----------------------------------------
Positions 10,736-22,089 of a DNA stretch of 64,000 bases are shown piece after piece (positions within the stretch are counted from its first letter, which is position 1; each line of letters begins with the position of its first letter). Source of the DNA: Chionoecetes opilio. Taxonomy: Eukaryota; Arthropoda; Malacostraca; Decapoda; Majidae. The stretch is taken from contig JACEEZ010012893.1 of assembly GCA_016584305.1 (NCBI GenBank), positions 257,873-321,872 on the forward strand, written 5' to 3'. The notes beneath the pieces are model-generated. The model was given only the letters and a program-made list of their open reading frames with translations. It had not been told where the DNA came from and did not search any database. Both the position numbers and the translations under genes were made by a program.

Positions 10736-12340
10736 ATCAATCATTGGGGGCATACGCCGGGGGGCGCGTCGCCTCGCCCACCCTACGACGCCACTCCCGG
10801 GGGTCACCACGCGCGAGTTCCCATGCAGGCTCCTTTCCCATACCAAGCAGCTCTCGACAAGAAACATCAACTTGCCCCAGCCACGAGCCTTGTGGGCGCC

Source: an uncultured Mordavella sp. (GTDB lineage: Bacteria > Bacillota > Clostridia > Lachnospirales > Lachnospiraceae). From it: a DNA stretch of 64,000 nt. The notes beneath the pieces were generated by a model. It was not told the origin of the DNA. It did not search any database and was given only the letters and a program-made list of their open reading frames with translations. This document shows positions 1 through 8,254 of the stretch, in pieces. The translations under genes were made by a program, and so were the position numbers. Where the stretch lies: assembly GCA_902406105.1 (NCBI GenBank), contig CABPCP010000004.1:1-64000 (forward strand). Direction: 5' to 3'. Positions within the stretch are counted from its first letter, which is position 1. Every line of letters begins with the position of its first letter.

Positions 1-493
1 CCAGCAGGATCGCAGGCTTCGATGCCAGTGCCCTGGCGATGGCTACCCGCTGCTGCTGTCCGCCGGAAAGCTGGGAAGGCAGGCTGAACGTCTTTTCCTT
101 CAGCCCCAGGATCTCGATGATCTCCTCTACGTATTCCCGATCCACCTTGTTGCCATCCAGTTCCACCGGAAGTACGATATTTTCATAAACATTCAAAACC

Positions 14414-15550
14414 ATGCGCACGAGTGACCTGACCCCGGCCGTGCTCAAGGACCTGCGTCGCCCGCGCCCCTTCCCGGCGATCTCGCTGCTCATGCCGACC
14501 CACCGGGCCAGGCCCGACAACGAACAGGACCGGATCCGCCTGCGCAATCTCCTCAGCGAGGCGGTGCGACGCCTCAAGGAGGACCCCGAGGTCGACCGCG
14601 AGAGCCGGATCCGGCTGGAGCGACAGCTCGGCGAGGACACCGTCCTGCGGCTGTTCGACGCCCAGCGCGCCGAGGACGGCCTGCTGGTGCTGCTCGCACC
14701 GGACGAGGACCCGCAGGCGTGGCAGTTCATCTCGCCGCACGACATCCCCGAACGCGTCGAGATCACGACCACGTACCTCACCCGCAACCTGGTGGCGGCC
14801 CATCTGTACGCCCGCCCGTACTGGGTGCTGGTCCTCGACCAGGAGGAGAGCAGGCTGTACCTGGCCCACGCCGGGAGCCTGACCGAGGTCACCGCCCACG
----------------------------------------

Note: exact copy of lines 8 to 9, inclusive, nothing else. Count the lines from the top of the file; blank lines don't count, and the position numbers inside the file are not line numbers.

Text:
101 CAGCCCCAGGATCTCGATGATCTCCTCTACGTATTCCCGATCCACCTTGTTGCCATCCAGTTCCACCGGAAGTACGATATTTTCATAAACATTCAAAACC

Positions 14414-15550